slow growth and expansion. which most often leads to industrial actions. The immediate objectives and activities of trade unions vary. the study showed a lack of HRIS support for managing trade union relations with the organization. Overall. This means that firms will also need to develop and plan HRIS training programs for both prospective and existing HR professionals in line with specific strategic HR tasks since enhanced professional standing implies effective and efficient work-force which leads to improved performance and increased output resulting to higher profit margins and acceptable returns on investment (ROI). industrial action. and other resultant effects. Effective and efficient management of trade union relations reduces industrial actions. but may include provision of professional training. the study suggested that HRIS play a key role in SHRM. output reduction. and wastes. legal advice and representation for members (Fraser and Hamish 1974: 34). However. Interestingly. The implications of this disclosure are that HR professionals will need to develop their IT skills and become abreast with HRIS’ technology in order to remain competitive in the labor market. lost of skilled employees.The study again showed that HR professionals agree that the HRIS usage for strategic HR tasks leads to enhance professional standing in the organization. The inability to resolve conflict leads to strike actions. In an attempt to enforce the union’s objectives. This was very much the case irrespective of the type of organization. This provides some 80 . but the degree of the role was also very much dependent on the type of organization. collective bargaining. the ultimate results of which are. the lack of HRIS’ support in managing trade union relations implies no standard way of communicating just-in time information between the parties. high employee turnover. low returns. This might make conflict resolution difficult. The failure to use HRIS in support of trade union relations with the organization means that there will be little consideration of how HR policies regarding labor issues might potentially change trade unions’ attitude towards collective bargaining. conflicts. This was in line with Brockbank’s (1999) findings that HR professionals both provide value to the organization and improve their own standing in the organization by using HRIS. union leaders normally find themselves in confrontation with the employers.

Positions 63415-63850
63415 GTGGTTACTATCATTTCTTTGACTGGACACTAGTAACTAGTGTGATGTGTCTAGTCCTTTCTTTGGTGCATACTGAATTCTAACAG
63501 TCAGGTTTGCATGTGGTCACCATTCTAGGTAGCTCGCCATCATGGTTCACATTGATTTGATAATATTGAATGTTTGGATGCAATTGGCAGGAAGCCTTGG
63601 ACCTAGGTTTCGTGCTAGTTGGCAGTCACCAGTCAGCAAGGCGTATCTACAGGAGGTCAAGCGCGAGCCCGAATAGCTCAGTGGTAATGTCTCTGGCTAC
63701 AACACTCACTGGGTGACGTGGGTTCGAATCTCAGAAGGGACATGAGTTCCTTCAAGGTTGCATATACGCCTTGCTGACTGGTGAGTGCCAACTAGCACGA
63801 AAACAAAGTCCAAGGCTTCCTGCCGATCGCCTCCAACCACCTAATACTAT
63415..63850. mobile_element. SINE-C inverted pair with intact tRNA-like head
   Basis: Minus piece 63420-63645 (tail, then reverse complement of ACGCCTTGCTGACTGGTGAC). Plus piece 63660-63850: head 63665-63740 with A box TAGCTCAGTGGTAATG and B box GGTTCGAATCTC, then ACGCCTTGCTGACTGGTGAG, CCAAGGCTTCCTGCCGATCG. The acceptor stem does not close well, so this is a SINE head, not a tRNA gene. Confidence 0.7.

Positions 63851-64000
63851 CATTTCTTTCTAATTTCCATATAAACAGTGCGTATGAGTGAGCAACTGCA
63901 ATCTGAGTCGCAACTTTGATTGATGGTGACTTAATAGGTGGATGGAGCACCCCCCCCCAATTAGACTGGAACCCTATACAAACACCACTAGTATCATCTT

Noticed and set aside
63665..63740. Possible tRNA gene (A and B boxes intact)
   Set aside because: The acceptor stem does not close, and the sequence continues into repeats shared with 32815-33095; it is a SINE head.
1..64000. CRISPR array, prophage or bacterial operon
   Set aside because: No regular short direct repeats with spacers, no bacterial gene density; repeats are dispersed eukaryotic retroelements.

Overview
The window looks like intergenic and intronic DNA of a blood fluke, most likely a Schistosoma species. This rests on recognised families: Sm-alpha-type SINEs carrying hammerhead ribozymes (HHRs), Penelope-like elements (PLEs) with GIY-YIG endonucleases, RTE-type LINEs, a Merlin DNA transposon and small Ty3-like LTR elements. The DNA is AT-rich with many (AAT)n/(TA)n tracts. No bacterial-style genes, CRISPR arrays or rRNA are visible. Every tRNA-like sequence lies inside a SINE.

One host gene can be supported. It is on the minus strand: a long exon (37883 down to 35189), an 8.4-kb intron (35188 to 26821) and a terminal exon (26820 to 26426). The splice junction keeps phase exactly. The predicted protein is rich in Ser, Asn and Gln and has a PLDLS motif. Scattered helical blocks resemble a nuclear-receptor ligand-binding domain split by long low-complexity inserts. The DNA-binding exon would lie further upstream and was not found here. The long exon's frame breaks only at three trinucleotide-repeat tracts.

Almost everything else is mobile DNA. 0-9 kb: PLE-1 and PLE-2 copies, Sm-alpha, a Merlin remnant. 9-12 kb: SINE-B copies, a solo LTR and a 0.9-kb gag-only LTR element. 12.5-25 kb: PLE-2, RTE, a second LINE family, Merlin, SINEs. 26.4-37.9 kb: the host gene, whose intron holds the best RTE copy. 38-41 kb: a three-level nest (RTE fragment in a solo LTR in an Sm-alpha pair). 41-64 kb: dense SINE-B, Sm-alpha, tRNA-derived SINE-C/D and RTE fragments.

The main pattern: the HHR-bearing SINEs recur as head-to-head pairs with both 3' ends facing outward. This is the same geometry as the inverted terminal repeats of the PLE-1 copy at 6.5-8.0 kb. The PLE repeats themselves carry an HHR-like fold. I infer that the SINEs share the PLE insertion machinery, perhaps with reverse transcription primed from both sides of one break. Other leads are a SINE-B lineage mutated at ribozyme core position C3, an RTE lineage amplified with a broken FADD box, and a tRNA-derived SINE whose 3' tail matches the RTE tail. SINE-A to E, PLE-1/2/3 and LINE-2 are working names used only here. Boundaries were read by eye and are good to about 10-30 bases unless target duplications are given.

which should help HR practitioners acquire a better understanding of HRIS role in SHRM.insights into the usage of HRIS in strategic HR tasks by some selected Finnish based companies. the results provide basis for future research. Human resource information systems may be a key enabler allowing HR 81 . This will allow both the trade unions and the employers to manage and resolve conflicts and other related labor issues efficiently and effectively. This will enable a careful analysis and diligent consideration of HRIS application to strategic HR tasks since a successful execution is rewarded with numerous benefits including improved accuracy. 1984. as HRIS becomes an increasingly vital component of SHRM tasks performance. with much. 8. provision of just-in-time information. SMEs are increasingly failing to use HRIS in support of strategic HRM tasks. However. a detailed research would be needed to explore the role of HRIS in SHRM. Finally. especially. It would therefore be very interesting if future research could geared towards finding answers to why SMEs are reluctant to commit time and resources for the implementation of HRIS in strategic HR tasks. 1981). Nevertheless. researchers must expand their efforts to understand the opportunities and threats that it fosters.2 Recommendations and Suggestions for Further Research Whilst this study has confirmed existing studies into HRIS. Second. First. and costs saving (Lederer. which should concentrate on a number of issues. an in-depth study on HRIS usage in support of trade unions’ relations with organizations needs further examination. bigger sample size and a higher response rate so that a deeper analysis can be done for generalization. Third. Wille and Hammond. it provides a platform for future work in this area. HRIS represent a large investment decision for companies of all sizes. However. caution should be exercised in generalizing the results of the study due to the small sample size.